As well as quick testing, strict quarantine and additional rules for plants, Gütersloh’s brush with Covid-19 has yielded interesting scientific insights.

German scientists have issued a preliminary study based on a smaller outbreak in May in the same plant in Germany’s meat-processing heartland. Researchers found that a collision of factors unique to meat plants made them an ideal ground for so-called super-spreader events.

One key factor is the nature of slaughterhouse work: the outbreak took place in a beef-deboning area with heavy physical labour in a loud room, requiring workers shout to be understood.

A second factor was the plant’s closed ventilation system which cooled recycled air – with neither air filters nor fresh air from outside.

The most eye-catching result, however, was how the steady temperature of 10 degrees was ideal for aerosol transmission – virus spread through tiny solid or liquid particles in the air. In the Tönnies plant, researchers calculated virus transmissions over distances of up to eight metres.

“The eight metres didn’t surprise me as such,” said Prof Adam Grundhoff, a co-author of the study. “We’ve had a long scientific discussion about whether Covid-19 transmission takes place through aerosol transmission. In conditions that you find in a meat processing plant, it is to be expected. What was interesting was, with this data, to be able to confirm it.”

While analysis of the virus transmitted between workers showed it was the same mutation, cross-referencing workers’ positions at the conveyor belt with shift data allowed Prof Grundhoff and his team see “with high probability how those who worked closely to this person were also infected”.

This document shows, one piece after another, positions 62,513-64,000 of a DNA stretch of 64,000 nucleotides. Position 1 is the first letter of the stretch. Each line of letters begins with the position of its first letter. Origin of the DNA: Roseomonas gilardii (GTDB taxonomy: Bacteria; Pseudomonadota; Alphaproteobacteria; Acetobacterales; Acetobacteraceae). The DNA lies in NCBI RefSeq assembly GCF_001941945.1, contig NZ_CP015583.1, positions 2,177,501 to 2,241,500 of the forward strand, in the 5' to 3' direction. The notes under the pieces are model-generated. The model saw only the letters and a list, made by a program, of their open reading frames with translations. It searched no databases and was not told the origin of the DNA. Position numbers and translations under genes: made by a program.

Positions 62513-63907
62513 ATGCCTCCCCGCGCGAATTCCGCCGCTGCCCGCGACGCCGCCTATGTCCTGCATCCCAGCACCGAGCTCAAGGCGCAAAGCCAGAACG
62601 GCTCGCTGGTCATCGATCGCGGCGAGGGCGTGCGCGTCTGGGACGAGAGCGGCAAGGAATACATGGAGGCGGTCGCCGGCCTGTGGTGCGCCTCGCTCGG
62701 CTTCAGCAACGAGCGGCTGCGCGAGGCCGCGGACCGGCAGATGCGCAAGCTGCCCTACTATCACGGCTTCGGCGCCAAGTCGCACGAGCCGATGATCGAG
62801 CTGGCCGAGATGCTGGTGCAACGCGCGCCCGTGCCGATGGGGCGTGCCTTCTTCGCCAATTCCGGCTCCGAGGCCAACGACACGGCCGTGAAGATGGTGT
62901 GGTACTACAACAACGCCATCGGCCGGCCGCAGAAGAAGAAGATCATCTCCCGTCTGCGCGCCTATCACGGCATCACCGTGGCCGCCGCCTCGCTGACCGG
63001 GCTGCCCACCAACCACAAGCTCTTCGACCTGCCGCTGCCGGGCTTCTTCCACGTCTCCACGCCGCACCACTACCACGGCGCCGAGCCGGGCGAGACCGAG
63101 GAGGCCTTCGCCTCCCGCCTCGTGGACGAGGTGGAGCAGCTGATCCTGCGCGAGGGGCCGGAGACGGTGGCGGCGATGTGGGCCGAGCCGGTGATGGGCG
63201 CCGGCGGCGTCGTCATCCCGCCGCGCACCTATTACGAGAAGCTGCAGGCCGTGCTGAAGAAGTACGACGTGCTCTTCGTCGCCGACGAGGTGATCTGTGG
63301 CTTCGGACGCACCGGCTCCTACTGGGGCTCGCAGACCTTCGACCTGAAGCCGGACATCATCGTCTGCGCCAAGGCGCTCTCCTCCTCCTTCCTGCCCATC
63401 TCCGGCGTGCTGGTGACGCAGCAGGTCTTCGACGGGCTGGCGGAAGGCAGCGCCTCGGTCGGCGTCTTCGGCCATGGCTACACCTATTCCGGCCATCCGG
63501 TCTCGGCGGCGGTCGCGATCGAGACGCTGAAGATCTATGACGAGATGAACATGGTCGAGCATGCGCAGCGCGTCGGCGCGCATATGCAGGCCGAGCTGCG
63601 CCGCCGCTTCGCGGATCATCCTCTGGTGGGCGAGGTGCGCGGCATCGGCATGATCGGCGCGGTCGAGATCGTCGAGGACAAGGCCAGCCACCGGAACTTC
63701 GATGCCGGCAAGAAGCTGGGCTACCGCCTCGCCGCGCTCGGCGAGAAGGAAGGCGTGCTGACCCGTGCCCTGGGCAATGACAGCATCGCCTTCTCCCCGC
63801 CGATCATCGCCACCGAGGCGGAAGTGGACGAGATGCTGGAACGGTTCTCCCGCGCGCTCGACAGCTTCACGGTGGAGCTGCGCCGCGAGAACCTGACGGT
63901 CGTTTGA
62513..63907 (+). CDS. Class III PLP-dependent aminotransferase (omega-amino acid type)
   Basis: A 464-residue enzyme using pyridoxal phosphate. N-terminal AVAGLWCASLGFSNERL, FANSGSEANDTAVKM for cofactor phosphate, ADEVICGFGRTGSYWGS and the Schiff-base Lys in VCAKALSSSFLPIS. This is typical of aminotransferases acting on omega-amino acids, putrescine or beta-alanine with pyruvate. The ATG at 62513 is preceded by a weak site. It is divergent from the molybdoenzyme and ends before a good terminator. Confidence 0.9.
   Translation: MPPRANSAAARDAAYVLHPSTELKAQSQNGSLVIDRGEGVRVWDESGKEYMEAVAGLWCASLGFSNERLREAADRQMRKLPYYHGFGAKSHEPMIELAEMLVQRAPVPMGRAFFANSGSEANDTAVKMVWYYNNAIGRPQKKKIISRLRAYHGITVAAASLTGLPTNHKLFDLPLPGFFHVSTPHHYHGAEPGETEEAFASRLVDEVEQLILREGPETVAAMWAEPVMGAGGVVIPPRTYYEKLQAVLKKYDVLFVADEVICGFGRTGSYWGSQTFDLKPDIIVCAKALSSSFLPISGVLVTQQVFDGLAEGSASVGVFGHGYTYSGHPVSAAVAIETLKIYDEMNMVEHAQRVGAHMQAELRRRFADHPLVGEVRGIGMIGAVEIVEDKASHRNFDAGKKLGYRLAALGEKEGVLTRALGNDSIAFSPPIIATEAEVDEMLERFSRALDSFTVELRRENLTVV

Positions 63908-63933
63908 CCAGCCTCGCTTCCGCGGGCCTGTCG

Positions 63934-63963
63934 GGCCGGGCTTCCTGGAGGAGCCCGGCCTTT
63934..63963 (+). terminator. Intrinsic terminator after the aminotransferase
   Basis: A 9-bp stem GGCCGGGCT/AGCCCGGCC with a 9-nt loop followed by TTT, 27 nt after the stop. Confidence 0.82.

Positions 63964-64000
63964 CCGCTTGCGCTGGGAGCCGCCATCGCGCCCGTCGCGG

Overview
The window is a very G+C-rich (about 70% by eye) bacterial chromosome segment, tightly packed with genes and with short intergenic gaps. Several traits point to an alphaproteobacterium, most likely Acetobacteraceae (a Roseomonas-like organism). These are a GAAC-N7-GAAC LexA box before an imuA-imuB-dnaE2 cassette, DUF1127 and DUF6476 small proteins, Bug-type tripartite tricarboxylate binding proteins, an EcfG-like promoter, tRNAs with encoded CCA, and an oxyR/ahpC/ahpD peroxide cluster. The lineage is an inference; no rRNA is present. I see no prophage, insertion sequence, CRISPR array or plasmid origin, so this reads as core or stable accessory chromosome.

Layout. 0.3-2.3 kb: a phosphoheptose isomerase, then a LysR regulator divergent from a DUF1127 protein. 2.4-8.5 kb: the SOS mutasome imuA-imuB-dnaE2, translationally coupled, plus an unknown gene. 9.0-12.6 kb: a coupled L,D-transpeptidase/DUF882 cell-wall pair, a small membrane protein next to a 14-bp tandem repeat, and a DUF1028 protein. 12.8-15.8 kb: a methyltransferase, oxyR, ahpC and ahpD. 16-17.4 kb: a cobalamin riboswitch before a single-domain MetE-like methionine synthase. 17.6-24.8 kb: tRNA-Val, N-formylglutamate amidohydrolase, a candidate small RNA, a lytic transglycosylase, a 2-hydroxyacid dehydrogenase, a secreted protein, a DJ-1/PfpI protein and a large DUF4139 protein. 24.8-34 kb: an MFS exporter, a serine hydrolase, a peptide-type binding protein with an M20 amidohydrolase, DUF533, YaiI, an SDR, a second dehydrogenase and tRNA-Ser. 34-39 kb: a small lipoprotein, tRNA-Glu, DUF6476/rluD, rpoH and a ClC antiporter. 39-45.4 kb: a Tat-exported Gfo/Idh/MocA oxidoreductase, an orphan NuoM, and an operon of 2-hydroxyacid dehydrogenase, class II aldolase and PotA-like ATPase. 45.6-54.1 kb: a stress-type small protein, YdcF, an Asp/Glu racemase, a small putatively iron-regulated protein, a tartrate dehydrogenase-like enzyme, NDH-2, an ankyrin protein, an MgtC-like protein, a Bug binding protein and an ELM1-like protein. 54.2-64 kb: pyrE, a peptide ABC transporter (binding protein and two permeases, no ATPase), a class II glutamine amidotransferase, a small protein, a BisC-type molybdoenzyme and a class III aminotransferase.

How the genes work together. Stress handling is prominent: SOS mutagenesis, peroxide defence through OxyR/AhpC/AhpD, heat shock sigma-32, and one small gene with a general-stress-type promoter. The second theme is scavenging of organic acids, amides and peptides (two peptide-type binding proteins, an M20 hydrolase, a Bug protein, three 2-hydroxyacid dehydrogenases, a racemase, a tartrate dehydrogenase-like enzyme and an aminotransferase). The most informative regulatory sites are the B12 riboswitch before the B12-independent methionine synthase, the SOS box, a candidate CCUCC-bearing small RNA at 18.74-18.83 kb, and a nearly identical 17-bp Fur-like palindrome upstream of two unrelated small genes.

Crucially, their study showed no noticeable after-hours spikes, once workers were outside the unique conditions of the deboning hall.

“Put another way,” said Prof Grundhoff, “the early clusters would have happened without the shared worker accommodation.”

Catalyst for change

After more than a decade of sporadic debate about the high cost of cheap meat, the Tönnies Covid-19 outbreak has become a catalyst for change.

About half of 6,500 Tönnies workers were reportedly hired by subcontractors and about 80 per cent are non-German nationals. That reflected a wider trend in an industry that engages 130,000 in 1,500 plants largely through agencies.

Farmers and pro-Tönnies demonstrators protest outside the slaughterhouse and meat packing plant as the facility reopens following an outbreak during the coronavirus pandemic. Photograph: Alexander Koerner/Getty Images
Farmers and pro-Tönnies demonstrators protest outside the slaughterhouse and meat packing plant as the facility reopens following an outbreak during the coronavirus pandemic. Photograph: Alexander Koerner/Getty Images